- Purpose: Eggs And Meat
- Eggs: Light Brown
- Egg Size: Medium
- Color: Red, Blue, Buff, White, Black
- Comb Type: Large Single Comb
Naked Neck chicken keepers will be the first to tell you that beauty is in the eye of the beholder. Certainly, the sight of these scantily feathered chickens is something that causes the uninitiated to cry out, “What is that thing?”
In a world so concerned with looks and outward appearances, the Naked Neck bucks the system. Those concerned about what others think of them could take some inspiration from these march-to-their-own-beat birds. Their carefree nature and calm dispositions could care less if you think they are ugly or gross.
At the same time, they are certainly not a chicken for everyone. Truly, the only con that seems to stand out about these useful birds is that they look really, really strange. Even in the chicken community, there are few complaints to be found about Naked Neck Chickens. Check out the reviews for yourself and just see if these featherless fowl don’t start looking more appealing in the end.
Rising up from its seemingly normal body is the signature, red-skinned neck, totally devoid of feathers. Their disproportionately large-seeming head is topped with a large single comb and a comically small toupee of feathers. When the Naked Neck turns around, one might notice that it’s a little drafty around the vent as well! But like the moral to many a fable, there is far more to this bird than meets the eye.
Now, why would you want to pass over perfectly “normal-looking” chickens in favor of this bizarre bird? There are actually quite a few advantages to be found if you are willing to suspend your aesthetic inclinations! First off, this dual-purpose breed is a time-saver for those looking to prepare some birds for the freezer. With less than half the feathering of your typical chicken, preparing these birds for the dinner table is a breeze.
But, you might ask, wouldn’t that lack of feathers make them susceptible to catching a cold? Though walking about in the open air with little other than your birthday suit may be an uncomfortable idea for us humans, Naked Neck chickens are surprisingly weather-hardy.
They can withstand a cold winter fine enough as long as they have a nice, draft-free shelter, and they don’t mind hot climates where their large combs and airy plumage may keep them from getting overheated. Additionally, Naked Necks can also make a good choice for those trying to free-range chickens in a certain area.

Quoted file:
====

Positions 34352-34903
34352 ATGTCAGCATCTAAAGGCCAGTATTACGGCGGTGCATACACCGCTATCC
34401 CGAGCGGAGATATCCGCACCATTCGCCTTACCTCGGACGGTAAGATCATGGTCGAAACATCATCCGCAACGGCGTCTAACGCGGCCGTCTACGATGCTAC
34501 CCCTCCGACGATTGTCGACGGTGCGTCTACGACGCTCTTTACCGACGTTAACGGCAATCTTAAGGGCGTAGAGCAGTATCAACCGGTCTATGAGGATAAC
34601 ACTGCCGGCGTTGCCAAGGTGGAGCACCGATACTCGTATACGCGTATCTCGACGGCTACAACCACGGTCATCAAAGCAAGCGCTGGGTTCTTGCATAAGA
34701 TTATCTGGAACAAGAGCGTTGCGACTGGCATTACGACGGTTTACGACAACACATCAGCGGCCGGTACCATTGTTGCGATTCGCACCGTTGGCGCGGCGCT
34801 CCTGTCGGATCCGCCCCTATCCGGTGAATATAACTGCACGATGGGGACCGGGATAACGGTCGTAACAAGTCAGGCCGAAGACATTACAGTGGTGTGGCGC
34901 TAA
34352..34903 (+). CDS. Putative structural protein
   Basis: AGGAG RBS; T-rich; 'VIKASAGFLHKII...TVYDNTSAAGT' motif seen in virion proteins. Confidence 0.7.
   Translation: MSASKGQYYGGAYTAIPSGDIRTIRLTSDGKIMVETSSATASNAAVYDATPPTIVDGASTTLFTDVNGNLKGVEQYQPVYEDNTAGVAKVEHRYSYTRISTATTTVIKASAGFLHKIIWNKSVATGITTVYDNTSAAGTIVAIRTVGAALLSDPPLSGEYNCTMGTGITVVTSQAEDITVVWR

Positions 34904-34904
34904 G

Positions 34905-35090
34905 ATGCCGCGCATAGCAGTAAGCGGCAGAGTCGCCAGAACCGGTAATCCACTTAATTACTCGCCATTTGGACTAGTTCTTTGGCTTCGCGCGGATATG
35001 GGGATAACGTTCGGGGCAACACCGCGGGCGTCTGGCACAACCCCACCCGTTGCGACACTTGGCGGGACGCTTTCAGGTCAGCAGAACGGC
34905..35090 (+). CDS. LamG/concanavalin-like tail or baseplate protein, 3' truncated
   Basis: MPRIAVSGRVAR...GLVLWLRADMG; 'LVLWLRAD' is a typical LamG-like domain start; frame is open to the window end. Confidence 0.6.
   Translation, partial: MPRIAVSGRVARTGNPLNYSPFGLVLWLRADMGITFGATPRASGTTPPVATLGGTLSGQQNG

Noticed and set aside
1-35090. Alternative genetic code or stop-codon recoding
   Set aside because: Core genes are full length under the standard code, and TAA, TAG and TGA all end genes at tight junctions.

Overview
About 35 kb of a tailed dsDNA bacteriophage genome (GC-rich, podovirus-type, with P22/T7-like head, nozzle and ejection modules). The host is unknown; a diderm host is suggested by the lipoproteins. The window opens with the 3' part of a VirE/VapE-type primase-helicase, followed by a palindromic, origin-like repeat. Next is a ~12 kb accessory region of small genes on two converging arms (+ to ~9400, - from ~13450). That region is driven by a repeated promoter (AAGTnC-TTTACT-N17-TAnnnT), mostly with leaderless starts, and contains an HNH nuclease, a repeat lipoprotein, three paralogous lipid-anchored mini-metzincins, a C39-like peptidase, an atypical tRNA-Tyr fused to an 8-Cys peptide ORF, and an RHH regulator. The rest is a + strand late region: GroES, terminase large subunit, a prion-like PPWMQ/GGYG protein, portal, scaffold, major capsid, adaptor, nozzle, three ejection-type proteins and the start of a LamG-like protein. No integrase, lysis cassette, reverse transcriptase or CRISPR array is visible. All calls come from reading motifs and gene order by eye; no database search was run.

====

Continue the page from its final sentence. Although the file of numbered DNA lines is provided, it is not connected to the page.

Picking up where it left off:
Though they are happy to strut their weird stuff, they are not able or interested in trying to fly. Adding to the Naked Neck’s list of interesting attributes is the fact that they are naturally resistant to most chicken diseases.
What’s the Yield?
Naked Necks are dual-purpose birds, offering both ample flesh and enough eggs to keep you satisfied. Hens are fair layers, providing around two, light-brown, medium-sized eggs a week. After your effortless plucking of their feathers, you can expect full-grown hens to reach around 6.5 pounds and roosters to reach around 8.5 pounds.
If you’re more in the market for a somewhat-feathery friend, the Naked Neck has love to give. As a pet, this breed is known as one of the easiest to tame of them all. Like the Chinese Crested Dog or the Sphinx cat, they just need an owner who sees them as unique, rather than ugly! This calm, easily handled, and cool-under-pressure attribute is also an incredibly useful feature when it comes to showing your bare birds. In the show ring, they are sure to win “Miss Congeniality” every time!
No, There’s Nothing Wrong With Them!
When it comes to discussing Naked Neck chickens, the first thing to establish with your baffled onlookers is that there is nothing wrong with your chicken. The lack of feathers is actually caused by a genetic mutation specific to the breed. Interestingly, the gene that causes the odd look is dominant, meaning that any bird bred to a Naked Neck chicken will create offspring who also don’t mind showing off a little skin.
If you are curious about the mad-scientist implications of playing with your own flock’s genetics and you don’t mind some funny-looking birds, check out this fabulous write-up for more detailed information.
Due to its unusual appearance, theories abound that the Naked Neck is actually a cross between a chicken and a turkey. Going so far as to colloquially call this breed a “Turken,” or “Churkey” certainly doesn’t help! In reality, these birds are all chicken and don’t have any other species of fowl in their family tree.
If you have any doubt, know that it is biologically impossible to pair a chicken and a turkey to produce offspring, even though folks have tried! The real origin story of the Naked Neck is somewhat shrouded in mystery. They have been documented as far back as hailing from Transylvania (leading to them sometimes being referred to as Transylvanian Naked Necks), but no one really knows for sure.
Photos of Naked Neck Chickens
- 5 Reasons To Love Your Naked Neck Chickens, Backyard Chicken Coops
- Transylvanian Naked Necks Have History More Enthralling Than The Legend, Anti Fragile Chicken
- Turkey-Chicken Hybrids, Oxford Academic Journal of Heredity
- Naked Necks – Chickens that Look Like Turkeys, Breed Savers
- Poultry Breeds – Turken Chickens, Oklahoma State University, Breeds of Livestock, Department of Animal Science
- Wonderful Information About the Turken Chicken (Naked Neck), AnimalSake